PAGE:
To: ALABAMA State Legislators
We are petitioning our Alabama state legislators to enact a Cottage Foods bill authorizing The Alabama Department of Agriculture and local health departments to create a new category of food production called a cottage food operation, which, unlike other types of commercial food facilities, can be operated out of a home kitchen. The types of foods that a cottage...
To: ALABAMA State Legislators
We are petitioning our Alabama state legislators to enact a Cottage Foods bill authorizing The Alabama Department of Agriculture and local health departments to create a new category of food production called a cottage food operation, which, unlike other types of commercial food facilities, can be operated out of a home kitchen. The types of foods that a cottage food operation can sell are limited to “non-potentially hazardous foods,” which are foods that are unlikely to grow harmful bacteria or other toxic microorganisms at room temperature. The list of items includes, but is not limited to: breads, cakes, doughnuts, pastries, buns, rolls, cookies, biscuits, and pies (except meat or cream pies )candies, ) molded chocolates, chocolate truffles, jams and jellies. All are items that are permitted for sale at Alabama state sanctioned Farmer’s Markets.
• Cottage food products can be sold directly to consumers, through the internet or mail order and to in-state retail food facilities (ie, grocery stores) provided that the cottage food operator obtains the proper registration or permit.
• In addition to help from family or household members, cottage food operations may also have up to one full time equivalent employee.
• Indirect sales (eg sales through local shops, cafes and restaurants) Individual county health departments may choose to coordinate and allow for inter-county sales of cottage food products. Direct sales (between a producer and a consumer) may occur anywhere in Alabama (eg at farmers’ markets, in a home, at special events, and fundraisers.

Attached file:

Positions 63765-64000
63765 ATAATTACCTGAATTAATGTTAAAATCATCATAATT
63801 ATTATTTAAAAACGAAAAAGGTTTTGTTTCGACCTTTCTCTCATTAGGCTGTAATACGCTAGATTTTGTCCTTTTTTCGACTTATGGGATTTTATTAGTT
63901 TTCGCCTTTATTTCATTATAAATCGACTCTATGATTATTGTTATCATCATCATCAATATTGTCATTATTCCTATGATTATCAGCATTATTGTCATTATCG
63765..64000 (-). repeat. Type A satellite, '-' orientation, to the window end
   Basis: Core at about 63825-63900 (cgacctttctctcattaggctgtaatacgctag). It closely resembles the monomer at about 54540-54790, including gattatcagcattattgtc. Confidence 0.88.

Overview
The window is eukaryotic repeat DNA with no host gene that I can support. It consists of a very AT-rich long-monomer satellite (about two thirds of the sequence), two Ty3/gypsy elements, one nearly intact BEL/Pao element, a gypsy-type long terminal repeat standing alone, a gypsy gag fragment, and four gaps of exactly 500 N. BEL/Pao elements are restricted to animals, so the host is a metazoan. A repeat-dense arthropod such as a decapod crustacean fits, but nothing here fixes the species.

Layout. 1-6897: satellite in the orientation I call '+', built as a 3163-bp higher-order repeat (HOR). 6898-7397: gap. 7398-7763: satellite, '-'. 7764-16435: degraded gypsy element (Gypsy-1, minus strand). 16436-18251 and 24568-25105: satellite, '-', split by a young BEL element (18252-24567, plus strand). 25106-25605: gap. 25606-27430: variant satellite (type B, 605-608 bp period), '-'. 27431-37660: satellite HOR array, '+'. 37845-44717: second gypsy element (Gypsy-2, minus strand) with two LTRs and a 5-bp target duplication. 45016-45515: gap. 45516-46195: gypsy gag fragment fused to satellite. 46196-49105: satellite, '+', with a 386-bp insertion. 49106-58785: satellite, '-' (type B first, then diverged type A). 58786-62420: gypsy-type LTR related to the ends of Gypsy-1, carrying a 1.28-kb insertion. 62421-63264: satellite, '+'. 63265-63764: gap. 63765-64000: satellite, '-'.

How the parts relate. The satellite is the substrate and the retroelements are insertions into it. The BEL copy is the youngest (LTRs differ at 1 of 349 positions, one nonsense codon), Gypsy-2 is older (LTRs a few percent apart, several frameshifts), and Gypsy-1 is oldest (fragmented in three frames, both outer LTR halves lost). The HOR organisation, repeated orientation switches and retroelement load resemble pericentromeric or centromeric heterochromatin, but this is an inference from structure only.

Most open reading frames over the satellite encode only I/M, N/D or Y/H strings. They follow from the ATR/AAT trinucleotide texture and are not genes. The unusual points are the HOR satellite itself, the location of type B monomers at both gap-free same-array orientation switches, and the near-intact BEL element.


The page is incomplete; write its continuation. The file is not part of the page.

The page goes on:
• While preparing homemade food products for sale, small children and pets may not be in the kitchen (they can be elsewhere in the house). Smoking, other non-commercial meal preparation, washing clothes and other such household activities may not take place in the kitchen while “cottage food” products are being made.
This law will help create employment opportunities for state residents currently out of work to become food entrepreneurs. It is acknowledged that the cottage food laws may require food processors to pay a license and/or permit fee. It is this licensing requirement that could bring in money for the entire state or partially pay for any cost incurred for additional regulatory program operations.
Cottage food laws have been passed in 32 other states, some of them as recently as the last year. The success in these states gives us hope that Alabama can and will follow suit to help small business owners succeed in a growing market. It is currently impossible to obtain a home kitchen license in Alabama that will allow home business owners to sell outside of State sanctioned farmers’ markets or on the internet. A statewide Cottage Food Law could change all of that and help change Alabama's economy for the better.
Barbara Lee Parsons